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 Dr Holbeche, author of The Agile Organisation, explained that organisations are going to have to become more agile if they are to survive. She added that organisations needed to be more proactive and seek opportunities while at the same time doing their best to mitigate risk and that they needed to ask if they were able to translate an idea into action quickly.Dr Holbeche said, “If the focus becomes more and more on the short-term, how can one stand back and get the whole picture? How can we reflect when we are so busy? It is difficult to make decisions in a timely way.“That is why organisations need to be agile, but at the same time develop resilience. If you do make decisions, you will also make mistakes,” she emphasised.

Why communication matters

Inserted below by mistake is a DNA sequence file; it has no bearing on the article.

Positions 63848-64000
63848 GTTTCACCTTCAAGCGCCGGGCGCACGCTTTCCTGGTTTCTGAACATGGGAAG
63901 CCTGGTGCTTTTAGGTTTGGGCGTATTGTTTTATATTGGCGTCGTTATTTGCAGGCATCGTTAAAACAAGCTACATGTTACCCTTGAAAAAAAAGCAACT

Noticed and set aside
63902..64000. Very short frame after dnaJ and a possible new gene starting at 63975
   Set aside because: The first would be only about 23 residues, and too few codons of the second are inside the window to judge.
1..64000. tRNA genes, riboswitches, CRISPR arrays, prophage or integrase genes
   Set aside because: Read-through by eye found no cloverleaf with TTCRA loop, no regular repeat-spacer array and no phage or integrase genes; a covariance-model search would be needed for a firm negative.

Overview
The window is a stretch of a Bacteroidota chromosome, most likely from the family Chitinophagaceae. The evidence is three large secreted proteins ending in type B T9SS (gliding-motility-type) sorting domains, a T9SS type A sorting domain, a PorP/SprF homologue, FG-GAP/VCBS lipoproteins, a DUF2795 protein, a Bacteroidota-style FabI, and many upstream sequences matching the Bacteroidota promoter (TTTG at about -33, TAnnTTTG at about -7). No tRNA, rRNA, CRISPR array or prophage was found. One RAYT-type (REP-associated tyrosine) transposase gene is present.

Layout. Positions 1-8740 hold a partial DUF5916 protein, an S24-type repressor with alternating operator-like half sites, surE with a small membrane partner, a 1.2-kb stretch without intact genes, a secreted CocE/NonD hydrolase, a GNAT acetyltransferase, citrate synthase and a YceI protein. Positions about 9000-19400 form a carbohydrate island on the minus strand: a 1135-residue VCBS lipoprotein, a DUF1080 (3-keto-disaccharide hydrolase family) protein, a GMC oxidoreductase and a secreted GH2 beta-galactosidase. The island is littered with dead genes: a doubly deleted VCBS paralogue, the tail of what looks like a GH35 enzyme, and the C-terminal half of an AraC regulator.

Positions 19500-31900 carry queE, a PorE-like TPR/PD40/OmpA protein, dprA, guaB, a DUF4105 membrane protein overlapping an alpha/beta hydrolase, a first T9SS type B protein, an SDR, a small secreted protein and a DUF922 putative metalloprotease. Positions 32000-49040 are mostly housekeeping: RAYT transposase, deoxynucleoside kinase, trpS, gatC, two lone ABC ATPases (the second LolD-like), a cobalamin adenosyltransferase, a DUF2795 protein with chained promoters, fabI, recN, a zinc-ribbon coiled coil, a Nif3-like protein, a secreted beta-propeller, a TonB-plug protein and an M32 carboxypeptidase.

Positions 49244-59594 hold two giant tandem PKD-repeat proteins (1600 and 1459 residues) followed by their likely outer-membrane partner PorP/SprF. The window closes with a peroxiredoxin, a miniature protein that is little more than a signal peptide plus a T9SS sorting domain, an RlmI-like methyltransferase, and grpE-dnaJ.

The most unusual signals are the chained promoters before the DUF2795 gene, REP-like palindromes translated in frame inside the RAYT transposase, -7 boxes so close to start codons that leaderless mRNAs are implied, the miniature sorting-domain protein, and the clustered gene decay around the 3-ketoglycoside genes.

The key is to create a workplace culture, which enables people to experiment. There needs to be a two-way communication valuing people at all levels in the organisation. That type of environment is not usually found in organisations with a “command and control” structure, and part of the process is about putting out new products so you can get feedback before they are finished.She cited the example of ING bank, which had taken the template used by the music streaming service Spotify and had built teams known as “squads” to flexibly work on short-term projects. “Digital takes no prisoners,” she warned. “It has even crept into the most highly skilled professions – medicine, law and accountancy.”Another example was the US shoe retailer Zappos, which waits up to six months to get the right staff to work in their call centre. Unlike most call centres, it is a job that employees love to do, because they have been empowered to “bring delight to customers”. “The obstacles are not out there, they are inside,” Dr Holbeche explained.“People don’t want to give up what they have. It affects the way people are rewarded. If you are rewarded for compliance, why would you think innovation? If you are rewarded as an individual, why would you think in terms of a team? If you want people to work in new ways and be accountable, they have to trust you. Your communication has to be real and truthful and you have to take people on the journey.”Relocate’s new Global Mobility Toolkit provides free information, practical advice and support for HR, global mobility managers and global teams operating overseas.Access hundreds of global services and suppliers in our Online DirectoryClick to get to the Relocate Global Online Directory ©2018. This article first appeared in the Summer 2018 edition of Relocate magazine, published by Profile Locations, Spray Hill, Hastings Road, Lamberhurst, Kent TN3 8JB. All rights reserved. This publication (or any part thereof) may not be reproduced in any form without the prior written permission of Profile Locations. Profile Locations accepts no liability for the accuracy of the contents or any opinions expressed herein.